For more information about configuring TACACS+, refer to the "Configuring TACACS+" chapter. For more information about configuring CiscoSecure, refer to the CiscoSecure Access Control Server User Guide, version 2.1(2) or greater.

The following example shows how to cause the network access server to request authorization from a RADIUS security server before allowing a user to establish a reverse Telnet session:

aaa new-model
aaa authentication login default group radius
aaa authorization reverse-access default group radius
!
radius-server host 172.31.255.0
radius-server key go away
auth-port 1645 acct-port 1646

The lines in this sample RADIUS reverse Telnet authorization configuration are defined as follows:

The aaa new-model command enables AAA.

The aaa authentication login default group radius command specifies RADIUS as the default method for user authentication during login.

The aaa authorization reverse-access default group radius command specifies RADIUS as the method for user authorization when trying to establish a reverse Telnet session.

The radius-server host command identifies the RADIUS server.

The radius-server key command defines the encryption key used for all RADIUS communications between the network access server and the RADIUS daemon.

The following example shows how to send a request to the RADIUS server to grant a user named "pat" reverse Telnet access at port tty2 on the network access server named "maple":

Username = "pat"
Password = "goaway"
User-Service-Type = Shell-User
cisco-avpair = "raccess:port#1=maple/tty2"

The syntax "raccess:port=any/any" permits a user to have unconditional access to network access server ports for reverse Telnet. If no "raccess:port={nasname}/{tty number}" clause exists in the user profile, the user is denied access to reverse Telnet on all ports.

For more information about configuring RADIUS, refer to the chapter "Configuring RADIUS".

Additional References

The following sections provide references related to the Configuring Authorization feature.

Related Documents


Standards

Standard
Title

No new or modified standards are supported by this feature, and support for existing standards has not been modified by this feature.


MIBs

MIB
MIBs Link

No new or modified MIBs are supported by this feature, and support for existing MIBs has not been modified by this feature.

To locate and download MIBs for selected platforms, Cisco IOS XE software releases, and feature sets, use Cisco MIB Locator found at the following URL:

http://www.cisco.com/go/mibs


RFCs

RFC
Title

No new or modified RFCs are supported by this feature, and support for existing RFCs has not been modified by this feature.


Technical Assistance

Description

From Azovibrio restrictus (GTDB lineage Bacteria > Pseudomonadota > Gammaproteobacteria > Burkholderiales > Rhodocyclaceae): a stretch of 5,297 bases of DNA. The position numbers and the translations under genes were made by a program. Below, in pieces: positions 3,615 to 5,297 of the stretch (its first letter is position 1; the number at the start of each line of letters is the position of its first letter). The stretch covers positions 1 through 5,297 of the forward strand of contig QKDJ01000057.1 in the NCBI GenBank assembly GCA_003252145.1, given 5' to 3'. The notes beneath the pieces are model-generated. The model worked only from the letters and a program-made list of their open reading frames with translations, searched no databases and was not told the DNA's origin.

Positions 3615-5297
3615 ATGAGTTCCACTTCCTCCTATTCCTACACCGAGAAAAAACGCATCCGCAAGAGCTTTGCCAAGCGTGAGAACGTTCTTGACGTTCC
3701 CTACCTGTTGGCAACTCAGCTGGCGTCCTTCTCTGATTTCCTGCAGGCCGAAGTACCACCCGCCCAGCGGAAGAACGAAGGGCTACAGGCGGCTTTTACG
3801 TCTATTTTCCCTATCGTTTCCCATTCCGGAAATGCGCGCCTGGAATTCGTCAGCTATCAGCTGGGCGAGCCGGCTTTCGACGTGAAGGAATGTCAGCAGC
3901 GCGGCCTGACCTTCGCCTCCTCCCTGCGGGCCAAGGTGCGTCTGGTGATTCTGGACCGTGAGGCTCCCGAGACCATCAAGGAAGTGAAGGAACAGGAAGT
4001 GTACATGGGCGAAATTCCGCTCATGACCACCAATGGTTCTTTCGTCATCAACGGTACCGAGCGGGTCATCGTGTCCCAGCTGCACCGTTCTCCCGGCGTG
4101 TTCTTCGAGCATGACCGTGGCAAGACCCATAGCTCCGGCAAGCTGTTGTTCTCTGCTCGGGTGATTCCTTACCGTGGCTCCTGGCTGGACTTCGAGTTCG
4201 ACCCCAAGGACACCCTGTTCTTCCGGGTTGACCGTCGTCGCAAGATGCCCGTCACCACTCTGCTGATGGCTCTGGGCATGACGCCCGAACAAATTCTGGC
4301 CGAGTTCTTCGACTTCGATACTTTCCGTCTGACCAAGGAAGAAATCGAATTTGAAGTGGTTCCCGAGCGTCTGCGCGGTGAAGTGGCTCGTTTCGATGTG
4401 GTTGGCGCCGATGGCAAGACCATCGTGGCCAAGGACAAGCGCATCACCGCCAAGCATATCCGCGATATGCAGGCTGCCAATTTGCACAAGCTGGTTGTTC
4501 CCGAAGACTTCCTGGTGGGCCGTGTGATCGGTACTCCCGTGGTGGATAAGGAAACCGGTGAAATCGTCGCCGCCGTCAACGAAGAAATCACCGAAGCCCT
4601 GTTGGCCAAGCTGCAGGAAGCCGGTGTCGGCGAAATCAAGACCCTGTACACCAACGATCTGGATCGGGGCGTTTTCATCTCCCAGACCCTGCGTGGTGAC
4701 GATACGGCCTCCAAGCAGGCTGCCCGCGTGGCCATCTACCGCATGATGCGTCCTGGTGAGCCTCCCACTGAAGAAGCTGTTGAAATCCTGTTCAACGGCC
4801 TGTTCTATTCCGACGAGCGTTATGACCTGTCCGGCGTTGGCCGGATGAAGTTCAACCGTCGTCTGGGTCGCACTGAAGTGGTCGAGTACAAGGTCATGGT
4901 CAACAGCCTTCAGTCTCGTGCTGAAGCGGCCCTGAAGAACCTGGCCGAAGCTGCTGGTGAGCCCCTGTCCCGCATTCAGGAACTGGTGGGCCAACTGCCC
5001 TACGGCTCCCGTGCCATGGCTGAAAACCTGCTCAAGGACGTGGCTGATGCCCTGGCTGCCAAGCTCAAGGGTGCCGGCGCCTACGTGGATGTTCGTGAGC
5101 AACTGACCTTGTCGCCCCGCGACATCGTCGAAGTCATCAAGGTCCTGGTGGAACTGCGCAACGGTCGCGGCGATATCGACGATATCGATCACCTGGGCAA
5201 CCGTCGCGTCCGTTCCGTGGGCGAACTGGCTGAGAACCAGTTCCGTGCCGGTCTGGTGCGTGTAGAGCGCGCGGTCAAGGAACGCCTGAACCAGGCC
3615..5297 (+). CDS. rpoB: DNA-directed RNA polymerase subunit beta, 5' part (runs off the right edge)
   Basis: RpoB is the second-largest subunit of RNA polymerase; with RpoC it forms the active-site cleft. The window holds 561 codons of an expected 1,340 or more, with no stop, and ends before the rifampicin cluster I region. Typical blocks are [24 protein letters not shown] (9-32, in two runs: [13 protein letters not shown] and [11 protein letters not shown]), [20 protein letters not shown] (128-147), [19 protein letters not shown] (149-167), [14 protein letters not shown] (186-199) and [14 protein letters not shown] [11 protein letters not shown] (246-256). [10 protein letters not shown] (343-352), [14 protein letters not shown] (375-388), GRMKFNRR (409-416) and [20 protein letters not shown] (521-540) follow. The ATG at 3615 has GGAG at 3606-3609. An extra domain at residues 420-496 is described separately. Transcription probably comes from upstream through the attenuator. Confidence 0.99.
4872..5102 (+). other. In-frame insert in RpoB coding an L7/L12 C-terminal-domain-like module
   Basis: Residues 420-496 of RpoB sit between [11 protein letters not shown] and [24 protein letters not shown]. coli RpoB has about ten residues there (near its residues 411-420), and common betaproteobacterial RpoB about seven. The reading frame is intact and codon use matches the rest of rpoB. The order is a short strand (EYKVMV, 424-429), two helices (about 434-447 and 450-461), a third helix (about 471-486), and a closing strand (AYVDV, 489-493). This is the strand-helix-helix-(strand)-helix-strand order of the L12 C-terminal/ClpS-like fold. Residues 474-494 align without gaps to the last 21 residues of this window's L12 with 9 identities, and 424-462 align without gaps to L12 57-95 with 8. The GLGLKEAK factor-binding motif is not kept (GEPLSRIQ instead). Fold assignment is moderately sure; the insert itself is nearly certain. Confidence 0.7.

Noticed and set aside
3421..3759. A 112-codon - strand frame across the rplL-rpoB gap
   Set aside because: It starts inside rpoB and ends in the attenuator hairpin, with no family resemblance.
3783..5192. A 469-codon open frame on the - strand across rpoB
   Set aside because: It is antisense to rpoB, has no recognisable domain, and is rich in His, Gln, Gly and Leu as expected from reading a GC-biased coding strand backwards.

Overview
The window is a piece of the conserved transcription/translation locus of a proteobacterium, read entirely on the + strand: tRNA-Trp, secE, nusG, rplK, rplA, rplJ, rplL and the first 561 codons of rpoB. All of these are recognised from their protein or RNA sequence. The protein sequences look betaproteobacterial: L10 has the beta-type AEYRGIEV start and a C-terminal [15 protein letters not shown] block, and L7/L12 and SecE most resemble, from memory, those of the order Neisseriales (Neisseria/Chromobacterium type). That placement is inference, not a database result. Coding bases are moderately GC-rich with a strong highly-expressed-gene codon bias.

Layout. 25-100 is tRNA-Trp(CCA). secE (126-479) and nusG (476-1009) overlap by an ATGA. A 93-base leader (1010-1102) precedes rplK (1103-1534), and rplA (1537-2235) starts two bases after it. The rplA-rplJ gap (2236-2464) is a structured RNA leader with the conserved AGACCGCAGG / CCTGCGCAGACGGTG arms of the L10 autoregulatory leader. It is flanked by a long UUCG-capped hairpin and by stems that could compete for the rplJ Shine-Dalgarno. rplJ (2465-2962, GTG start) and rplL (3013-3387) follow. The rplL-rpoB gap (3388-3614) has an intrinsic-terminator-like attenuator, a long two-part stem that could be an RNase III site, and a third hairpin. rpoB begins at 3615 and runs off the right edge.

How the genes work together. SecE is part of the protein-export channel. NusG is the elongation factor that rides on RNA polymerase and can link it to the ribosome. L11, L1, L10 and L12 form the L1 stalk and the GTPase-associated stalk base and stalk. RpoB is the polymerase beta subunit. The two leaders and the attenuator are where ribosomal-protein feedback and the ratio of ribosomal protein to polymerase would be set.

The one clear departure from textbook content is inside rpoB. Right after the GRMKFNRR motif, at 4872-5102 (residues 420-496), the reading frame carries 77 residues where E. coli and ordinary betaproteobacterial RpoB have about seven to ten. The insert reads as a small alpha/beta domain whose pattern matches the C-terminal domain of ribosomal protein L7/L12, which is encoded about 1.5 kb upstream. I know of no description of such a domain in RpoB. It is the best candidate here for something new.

Link

The Cisco Support website provides extensive online resources, including documentation and tools for troubleshooting and resolving technical issues with Cisco products and technologies.

To receive security and technical information about your products, you can subscribe to various services, such as the Product Alert Tool (accessed from Field Notices), the Cisco Technical Services Newsletter, and Really Simple Syndication (RSS) Feeds.

Access to most tools on the Cisco Support website requires a Cisco.com user ID and password.

http://www.cisco.com/techsupport


Feature Information for Configuring Authorization

Table 1 lists the release history for this feature.

Use Cisco Feature Navigator to find information about platform support and software image support. Cisco Feature Navigator enables you to determine which Cisco IOS XE software images support a specific software release, feature set, or platform. To access Cisco Feature Navigator, go to http://tools.cisco.com/ITDIT/CFN/jsp/index.jsp. An account on Cisco.com is not required.


Note Table 1 lists only the Cisco IOS XE software release that introduced support for a given feature in a given Cisco IOS XE software release train. Unless noted otherwise, subsequent releases of that Cisco IOS XE software release train also support that feature.


Table 1 Feature Information for Configuring Authorization 

Feature Name
Releases
Feature Information

Named Method Lists for AAA Authorization and Accounting

Cisco IOS XE Release 2.1

Method lists for authorization define the ways that authorization will be performed and the sequence in which these methods will be performed. A method list is simply a named list describing the authorization methods to be queried (such as RADIUS or TACACS+), in sequence.

In Cisco IOS XE Release 2.1, this feature was introduced on the Cisco ASR 1000 Series Aggregation Services Routers.



Any Internet Protocol (IP) addresses and phone numbers used in this document are not intended to be actual addresses and phone numbers. Any examples, command display output, network topology diagrams, and other figures included in the document are shown for illustrative purposes only. Any use of actual IP addresses or phone numbers in illustrative content is unintentional and coincidental.

© 1993-2009 Cisco Systems, Inc. All rights reserved.